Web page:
“Our production sites are periodically audited according to the quality management (ISO 9001 or ISO 22000) through an accredited certifying partner,” says HACO. “Regarding our CH-manufacturing sites, we dispose of a certification accepted by one of the Global Food Safety Initiatives (IFS and BRC). Full traceability (in both ways) down to the purchased raw materials as well as to the packaging materials and documented manufacturing processes are a matter of course.” They continue, “We are very careful in our use of energy, materials, air, water and soil. If there is any doubt at all, we chose the most ecological solution. We commit ourselves to respect the important laws and designations and are eager to develop and improve our services in the field of environment in a permanent and systematic way.” HACO has been committed to sustainability in the following ways: All resources are constantly optimized thanks to our energy controlling system; In view of a better environmental compatibility we are using natural gas whenever possible; Waste heat is re-integrated into the manufacturing processes by recovery equipment; New buildings are insulated using up-dated state-of-the-art technology and equipped with building control systems to ensure the best ecological and economical operation; Part of our electricity is obtained by our own solar power system; Our logistic operations are made with priority by rail; Our packing material is, whenever possible, compact, poor in toxic elements and recyclable; and all our organic waste is disposed of in ecological compost-fermentation facilities. “With production plants partially located in the midst of closely settled residential areas we are very conscious of our commitment to our neighbors. We keep noise exposure and offensive smells to a minimum,” says the company.
Production and Product Selection
Gone are the days where soluble coffee is where green beans go to die. With the changes that have been occurring in this industry, R&G has something to envy. Soluble coffee is no longer for an inferior product. With advancements in the production process, the taste of the coffee is no longer “masked” or “disguised,” the taste profiles are no longer “unrecognizable.” So many soluble coffee manufacturers are turning to premium beans.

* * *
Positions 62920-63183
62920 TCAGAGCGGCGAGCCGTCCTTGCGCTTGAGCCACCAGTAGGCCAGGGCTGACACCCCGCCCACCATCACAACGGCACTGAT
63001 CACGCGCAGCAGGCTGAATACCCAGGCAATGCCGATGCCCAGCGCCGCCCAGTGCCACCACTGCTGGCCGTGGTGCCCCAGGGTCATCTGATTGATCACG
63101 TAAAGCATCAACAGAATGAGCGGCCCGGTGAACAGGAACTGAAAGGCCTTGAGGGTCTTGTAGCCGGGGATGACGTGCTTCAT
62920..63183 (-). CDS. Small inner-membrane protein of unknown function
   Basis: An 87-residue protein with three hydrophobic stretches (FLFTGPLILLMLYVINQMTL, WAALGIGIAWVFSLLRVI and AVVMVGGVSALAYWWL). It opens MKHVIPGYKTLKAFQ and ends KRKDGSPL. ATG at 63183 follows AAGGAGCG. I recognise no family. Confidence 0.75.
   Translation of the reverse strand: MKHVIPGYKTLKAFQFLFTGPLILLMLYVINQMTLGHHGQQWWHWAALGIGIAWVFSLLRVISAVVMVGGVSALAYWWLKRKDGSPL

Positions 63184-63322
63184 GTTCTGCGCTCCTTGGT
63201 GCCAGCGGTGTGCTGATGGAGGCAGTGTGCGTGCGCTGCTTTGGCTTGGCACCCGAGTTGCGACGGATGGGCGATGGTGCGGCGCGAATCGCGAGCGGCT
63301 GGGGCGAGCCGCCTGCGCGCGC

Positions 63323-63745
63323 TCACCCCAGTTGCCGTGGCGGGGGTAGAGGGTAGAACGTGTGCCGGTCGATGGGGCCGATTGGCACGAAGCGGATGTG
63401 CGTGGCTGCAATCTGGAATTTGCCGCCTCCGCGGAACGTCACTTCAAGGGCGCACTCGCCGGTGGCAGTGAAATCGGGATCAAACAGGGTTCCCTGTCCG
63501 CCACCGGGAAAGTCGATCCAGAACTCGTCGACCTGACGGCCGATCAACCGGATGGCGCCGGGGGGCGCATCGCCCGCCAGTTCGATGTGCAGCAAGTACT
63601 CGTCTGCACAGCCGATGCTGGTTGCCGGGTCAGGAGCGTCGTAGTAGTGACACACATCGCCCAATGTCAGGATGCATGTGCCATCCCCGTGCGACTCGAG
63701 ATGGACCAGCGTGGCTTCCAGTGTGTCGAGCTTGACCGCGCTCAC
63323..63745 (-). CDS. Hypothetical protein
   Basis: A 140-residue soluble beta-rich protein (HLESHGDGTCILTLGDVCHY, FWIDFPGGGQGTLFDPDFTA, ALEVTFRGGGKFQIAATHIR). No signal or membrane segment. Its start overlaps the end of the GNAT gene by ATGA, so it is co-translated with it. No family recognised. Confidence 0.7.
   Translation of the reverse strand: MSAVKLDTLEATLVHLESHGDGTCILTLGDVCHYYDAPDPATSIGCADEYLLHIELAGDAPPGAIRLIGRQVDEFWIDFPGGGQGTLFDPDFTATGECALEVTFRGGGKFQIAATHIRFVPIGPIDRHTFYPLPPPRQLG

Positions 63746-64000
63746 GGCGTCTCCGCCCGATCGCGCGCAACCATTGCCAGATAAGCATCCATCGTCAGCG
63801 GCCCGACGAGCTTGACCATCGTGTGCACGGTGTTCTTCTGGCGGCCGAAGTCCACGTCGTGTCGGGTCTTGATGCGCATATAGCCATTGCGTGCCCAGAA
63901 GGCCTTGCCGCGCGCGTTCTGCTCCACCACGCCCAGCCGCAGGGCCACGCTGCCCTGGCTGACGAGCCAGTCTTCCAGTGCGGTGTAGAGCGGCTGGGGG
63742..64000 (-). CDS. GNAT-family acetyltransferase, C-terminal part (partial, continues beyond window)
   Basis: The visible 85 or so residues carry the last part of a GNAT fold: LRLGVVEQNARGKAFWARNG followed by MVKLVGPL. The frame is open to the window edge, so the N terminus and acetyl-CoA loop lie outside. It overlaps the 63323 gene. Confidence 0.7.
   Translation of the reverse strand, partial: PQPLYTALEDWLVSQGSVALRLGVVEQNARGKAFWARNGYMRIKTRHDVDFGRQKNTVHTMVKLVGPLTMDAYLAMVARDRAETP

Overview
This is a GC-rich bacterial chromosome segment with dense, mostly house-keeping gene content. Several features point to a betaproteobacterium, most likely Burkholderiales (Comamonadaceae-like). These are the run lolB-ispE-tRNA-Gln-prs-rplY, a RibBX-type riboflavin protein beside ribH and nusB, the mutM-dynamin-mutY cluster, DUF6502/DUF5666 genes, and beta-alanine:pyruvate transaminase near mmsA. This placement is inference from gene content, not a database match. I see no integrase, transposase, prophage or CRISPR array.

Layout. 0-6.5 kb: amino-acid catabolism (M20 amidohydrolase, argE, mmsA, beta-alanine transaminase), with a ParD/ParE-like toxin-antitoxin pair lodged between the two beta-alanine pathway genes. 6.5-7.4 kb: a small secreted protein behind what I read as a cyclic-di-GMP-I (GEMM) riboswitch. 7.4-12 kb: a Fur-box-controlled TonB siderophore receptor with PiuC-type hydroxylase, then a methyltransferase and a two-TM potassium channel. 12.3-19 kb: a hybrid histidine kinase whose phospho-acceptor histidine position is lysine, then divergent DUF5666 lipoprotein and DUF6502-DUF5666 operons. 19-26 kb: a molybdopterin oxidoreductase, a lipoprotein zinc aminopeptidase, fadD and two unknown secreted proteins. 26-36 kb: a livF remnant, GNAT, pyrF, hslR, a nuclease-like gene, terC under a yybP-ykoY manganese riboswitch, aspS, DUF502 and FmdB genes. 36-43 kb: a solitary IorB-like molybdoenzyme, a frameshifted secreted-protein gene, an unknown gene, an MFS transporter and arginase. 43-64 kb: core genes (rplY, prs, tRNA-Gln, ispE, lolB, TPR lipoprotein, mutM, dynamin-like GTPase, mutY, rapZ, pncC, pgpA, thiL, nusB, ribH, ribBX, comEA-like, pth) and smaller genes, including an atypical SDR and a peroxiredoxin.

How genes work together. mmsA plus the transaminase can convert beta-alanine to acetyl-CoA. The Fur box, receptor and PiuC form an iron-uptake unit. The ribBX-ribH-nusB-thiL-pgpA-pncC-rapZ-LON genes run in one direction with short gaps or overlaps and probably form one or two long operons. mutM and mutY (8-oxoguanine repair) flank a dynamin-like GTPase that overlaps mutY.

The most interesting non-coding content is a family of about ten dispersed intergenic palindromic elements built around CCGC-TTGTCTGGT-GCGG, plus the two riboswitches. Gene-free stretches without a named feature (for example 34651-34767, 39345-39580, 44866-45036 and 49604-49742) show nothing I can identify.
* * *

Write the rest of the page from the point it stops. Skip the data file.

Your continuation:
HACO offers an array of coffee products, all requiring very specific and specialized production. The three main methods used in their facility: extraction, drying and freeze-drying supply the industry with very different products, all useful in their own way. According to HACO, “At the core of our production plant are our extraction facilities - large espresso machines used to extract the essential elements of the freshly roasted coffee beans by water and steam. Most of these liquid coffee extracts are carefully concentrated and dried. Liquid concentrates are used as semi-finished products in the food industry. The drying process is one of the oldest and most energy-saving methods to preserve food. In order to achieve maximum shelf life the water content of a product is accurately reduced to a low level. At HACO a variety of modern drying technologies are used to extend the shelf life of the finished products. During the spray drying process the coffee and tea extracts are atomized into a drying tower and dried by a warm airflow to a soluble instant product. On the other hand, freeze-drying is a particularly careful drying procedure to capture the volatile aroma components: this method was first used by HACO in 1969 as the first industrial enterprise in Switzerland. Coffee extract is frozen at minus 40°C in thin layers and then granulated. The frozen granules are conveyed into a vacuum cabinet, in which the frozen water evaporates directly from ice to steam (sublimation). A similar method is applied with our so-called vacuum belt dryers, which are used for the production of malt-based breakfast beverages and semi-finished food ingredients. In this case products in a paste form are foamed under vacuum conditions and carefully dried at low temperatures in order to preserve the volatile flavors.”